Whether I’m teaching the Introduction to Prospect Profiles course at the Prospect Research Institute or talking to an Aspire Research Group client, I get asked the impossible question: “What’s the difference among research tools and which one should I buy?”
Information technology has been good to the prospect research profession and that means we have a wild array of tools from which to choose. And equally wild can be the price ranges! This makes it tough to assess the value of each and if they will meet your needs.
My crystal ball is in the repair shop so I can’t predict the perfect suite of tools for you, but I can give you three strategies to approach your decision-making challenge.
Strategy 1: Linkage – Ability – Inclination (“LAI”)
In prospect research it boils down to three key categories of information you want a tool to help you with:
- Linkage: How can we connect to this prospect through peers? How is our organization linked to this prospect?
- Ability: Does this prospect have enough wealth to make a large gift or increase her/his giving?
- Inclination: Is this prospect philanthropically inclined? Is s/he willing to give her money to nonprofit organizations and institutions?
You already know about LAI, right? But have you considered narrowing down your research tool choices by those three categories? If you had to number them in order of priority in your fundraising efforts and/or weakness in your ability to research, how would those categories shake down?
Whether you need a tool to help you with all three LAI categories or just one can help you narrow the field considerably.
Strategy 2: The Five Profile Building Blocks
Once you know how the LAI categories rank in importance, you can begin to dig into exactly what types of information you want to find in a particular category.
This is where the five building blocks of the profile come in handy. No matter how your profile template is organized, there are five major categories of information a fundraising profile might have. Check out the Anatomy of a Profile illustration below to see if you agree.
- Linkage would fall under the Institutional Information Is the prospect an alum, donor, or volunteer? Is s/he serving on the same company board as your trustee? Vendors you evaluate might include ProspectVisual, RelationshipScience, and WealthX, among others.
- Ability can be found in the Occupation and Assets What kind of wealth is being earned and how is acquired wealth being held? You might evaluate vendors who aggregate sources such as iWave PRO, Lexis Nexis, DonorScape, DonorSearch, ResearchPoint and WealthEngine, as well as specific vendors for ability such as LinkedIn or J3DonorWatch.
- Philanthropic Inclination is in the Biographical and Community Involvement Did her child die of the disease you are on a mission to eradicate? Does he make gifts to other organizations or organizations like yours? You might evaluate the same vendors above who aggregate sources, as well as specific vendors such as Foundation Center Online, Guidestar, NOZA, and NewsBank.
Examining your needs in more granular detail through the profile building blocks will identify whether a potential product can give you the information you need most. For example, if you have a lot of public company insider prospects you may need a subscription tool that can make your research faster and better. On the other hand, if you are a lawyers’ association, you might shell out for the current AM Law 100 from The American Lawyer to make better estimates of capacity.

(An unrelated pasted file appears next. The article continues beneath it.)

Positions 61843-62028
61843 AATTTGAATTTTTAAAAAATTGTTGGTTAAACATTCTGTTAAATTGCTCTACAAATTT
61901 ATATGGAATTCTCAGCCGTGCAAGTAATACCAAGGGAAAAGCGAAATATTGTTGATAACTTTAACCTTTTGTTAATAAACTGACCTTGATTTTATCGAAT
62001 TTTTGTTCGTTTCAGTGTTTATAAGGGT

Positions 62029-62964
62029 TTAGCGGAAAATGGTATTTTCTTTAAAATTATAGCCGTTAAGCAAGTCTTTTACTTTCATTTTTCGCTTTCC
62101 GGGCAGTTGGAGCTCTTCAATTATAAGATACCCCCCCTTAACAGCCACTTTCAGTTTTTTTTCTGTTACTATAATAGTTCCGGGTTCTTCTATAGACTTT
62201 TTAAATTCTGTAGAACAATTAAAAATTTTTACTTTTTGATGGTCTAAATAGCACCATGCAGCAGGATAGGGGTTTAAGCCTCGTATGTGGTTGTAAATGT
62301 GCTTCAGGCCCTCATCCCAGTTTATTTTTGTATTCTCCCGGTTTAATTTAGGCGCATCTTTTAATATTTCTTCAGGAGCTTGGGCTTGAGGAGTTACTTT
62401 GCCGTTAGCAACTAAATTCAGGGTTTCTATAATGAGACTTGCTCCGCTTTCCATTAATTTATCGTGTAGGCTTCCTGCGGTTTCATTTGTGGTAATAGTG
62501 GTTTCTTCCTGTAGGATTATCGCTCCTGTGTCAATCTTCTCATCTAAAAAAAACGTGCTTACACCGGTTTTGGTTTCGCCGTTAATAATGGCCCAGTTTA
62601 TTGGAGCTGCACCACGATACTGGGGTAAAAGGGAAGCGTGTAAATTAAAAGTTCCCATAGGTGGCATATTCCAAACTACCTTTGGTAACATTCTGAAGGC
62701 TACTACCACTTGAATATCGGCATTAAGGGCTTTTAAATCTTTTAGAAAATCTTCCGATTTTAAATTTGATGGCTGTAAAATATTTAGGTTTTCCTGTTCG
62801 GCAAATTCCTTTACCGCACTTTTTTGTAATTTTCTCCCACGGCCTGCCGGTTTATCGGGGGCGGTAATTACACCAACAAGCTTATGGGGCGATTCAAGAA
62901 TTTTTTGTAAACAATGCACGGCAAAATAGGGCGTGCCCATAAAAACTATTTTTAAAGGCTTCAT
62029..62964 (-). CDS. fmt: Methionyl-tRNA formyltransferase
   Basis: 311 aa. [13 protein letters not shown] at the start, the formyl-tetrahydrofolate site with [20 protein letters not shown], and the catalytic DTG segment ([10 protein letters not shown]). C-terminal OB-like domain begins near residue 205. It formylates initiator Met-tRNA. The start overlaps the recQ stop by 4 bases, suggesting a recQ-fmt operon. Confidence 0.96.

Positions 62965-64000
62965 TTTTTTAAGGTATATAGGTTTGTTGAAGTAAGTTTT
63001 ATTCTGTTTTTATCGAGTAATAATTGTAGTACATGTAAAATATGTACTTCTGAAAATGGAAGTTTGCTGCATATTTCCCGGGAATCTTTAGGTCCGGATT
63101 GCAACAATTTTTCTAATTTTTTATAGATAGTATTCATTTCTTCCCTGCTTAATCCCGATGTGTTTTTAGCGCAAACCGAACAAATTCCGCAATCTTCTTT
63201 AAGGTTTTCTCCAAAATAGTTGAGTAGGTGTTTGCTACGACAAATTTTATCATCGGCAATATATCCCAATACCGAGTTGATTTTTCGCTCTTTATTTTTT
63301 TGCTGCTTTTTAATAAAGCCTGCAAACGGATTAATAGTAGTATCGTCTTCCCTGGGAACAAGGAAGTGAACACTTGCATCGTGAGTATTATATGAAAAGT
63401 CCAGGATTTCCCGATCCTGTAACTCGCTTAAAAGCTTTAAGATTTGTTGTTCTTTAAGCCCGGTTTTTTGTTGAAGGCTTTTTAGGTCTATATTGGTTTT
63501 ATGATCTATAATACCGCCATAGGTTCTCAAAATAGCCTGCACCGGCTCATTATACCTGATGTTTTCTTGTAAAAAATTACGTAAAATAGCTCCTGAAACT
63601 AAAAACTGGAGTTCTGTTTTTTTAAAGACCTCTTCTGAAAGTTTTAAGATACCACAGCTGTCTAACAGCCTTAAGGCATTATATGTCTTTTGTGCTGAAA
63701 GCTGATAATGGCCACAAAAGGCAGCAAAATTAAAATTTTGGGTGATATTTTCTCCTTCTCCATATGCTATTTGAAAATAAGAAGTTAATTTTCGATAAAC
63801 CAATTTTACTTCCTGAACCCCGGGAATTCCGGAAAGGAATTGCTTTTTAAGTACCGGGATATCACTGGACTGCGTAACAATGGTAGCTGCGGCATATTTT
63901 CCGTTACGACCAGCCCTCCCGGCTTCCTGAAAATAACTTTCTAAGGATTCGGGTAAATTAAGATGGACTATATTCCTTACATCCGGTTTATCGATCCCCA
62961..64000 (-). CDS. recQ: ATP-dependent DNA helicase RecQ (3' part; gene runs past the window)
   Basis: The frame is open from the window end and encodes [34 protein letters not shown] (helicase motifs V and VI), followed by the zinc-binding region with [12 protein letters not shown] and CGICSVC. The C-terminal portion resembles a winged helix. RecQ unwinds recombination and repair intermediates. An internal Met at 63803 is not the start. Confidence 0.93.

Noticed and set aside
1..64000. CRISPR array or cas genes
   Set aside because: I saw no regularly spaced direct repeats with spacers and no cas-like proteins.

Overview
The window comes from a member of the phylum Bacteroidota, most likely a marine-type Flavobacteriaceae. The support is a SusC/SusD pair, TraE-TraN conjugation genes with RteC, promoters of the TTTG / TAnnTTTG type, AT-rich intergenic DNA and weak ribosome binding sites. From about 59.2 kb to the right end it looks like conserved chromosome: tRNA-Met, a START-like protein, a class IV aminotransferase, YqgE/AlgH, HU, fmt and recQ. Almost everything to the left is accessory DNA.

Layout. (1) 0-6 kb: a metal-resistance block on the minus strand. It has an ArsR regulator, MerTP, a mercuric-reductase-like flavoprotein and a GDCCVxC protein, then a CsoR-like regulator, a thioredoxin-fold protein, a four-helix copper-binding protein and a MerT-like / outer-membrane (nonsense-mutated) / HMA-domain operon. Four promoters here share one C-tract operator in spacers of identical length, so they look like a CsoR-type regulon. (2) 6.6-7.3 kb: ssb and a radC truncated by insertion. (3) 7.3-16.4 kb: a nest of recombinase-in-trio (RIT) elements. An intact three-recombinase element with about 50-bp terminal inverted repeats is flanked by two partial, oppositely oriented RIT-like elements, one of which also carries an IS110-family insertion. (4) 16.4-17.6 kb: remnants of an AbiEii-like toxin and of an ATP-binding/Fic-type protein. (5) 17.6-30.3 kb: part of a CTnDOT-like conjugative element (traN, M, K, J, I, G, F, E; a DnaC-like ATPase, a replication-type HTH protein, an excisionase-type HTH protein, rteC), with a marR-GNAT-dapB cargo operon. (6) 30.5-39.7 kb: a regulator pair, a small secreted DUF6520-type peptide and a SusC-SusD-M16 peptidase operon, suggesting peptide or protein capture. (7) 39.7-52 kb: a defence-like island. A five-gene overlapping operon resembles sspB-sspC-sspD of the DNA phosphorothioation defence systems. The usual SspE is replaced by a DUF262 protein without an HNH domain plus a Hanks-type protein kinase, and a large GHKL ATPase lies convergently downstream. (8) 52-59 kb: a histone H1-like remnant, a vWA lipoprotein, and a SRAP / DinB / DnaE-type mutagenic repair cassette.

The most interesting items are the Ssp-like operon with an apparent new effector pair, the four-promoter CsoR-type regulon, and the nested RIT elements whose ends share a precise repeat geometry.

Strategy 3: Free Trials and Peer Review
Even after you know exactly what you want in a tool you will want to evaluate its usability. Taking advantage of free trials and asking your peers for their candid comments is a great way to test the user-interface of a product and what information you will really get from its sources. One of my favorite places at conferences is the exhibit hall so I can learn about new products and tools on the spot.
You might have questions such as:
- Will it integrate with my donor database?
- Can I print a reasonable looking profile right from the tool?
- Can I look at the “raw” search results or will it only show me results matched with its proprietary filter or algorithm?
And, of course, you always have to consider what kind of learning curve users will likely have. Is it easy to figure out? Is there live and DIY training available? What is customer service like?
The Process of Choosing Never Really Ends
Choosing the right product or suite of products doesn’t happen just once and then you are finished forever. Instead, it’s more like eating. Sure, you have your favorite recipes, but you go to restaurants or cook new dishes. Sometimes the new meal – or the new research tool – becomes a new favorite.
Information technology is an ever-growing field globally, not just in fundraising research. We can’t hope to keep up with every tool that enters the market, but we can be strategic about evaluating whether a tool is likely to be a good investment.
Click here to get your copy of the Profile Search Tool Comparison Chart. Be smart. Choose well.
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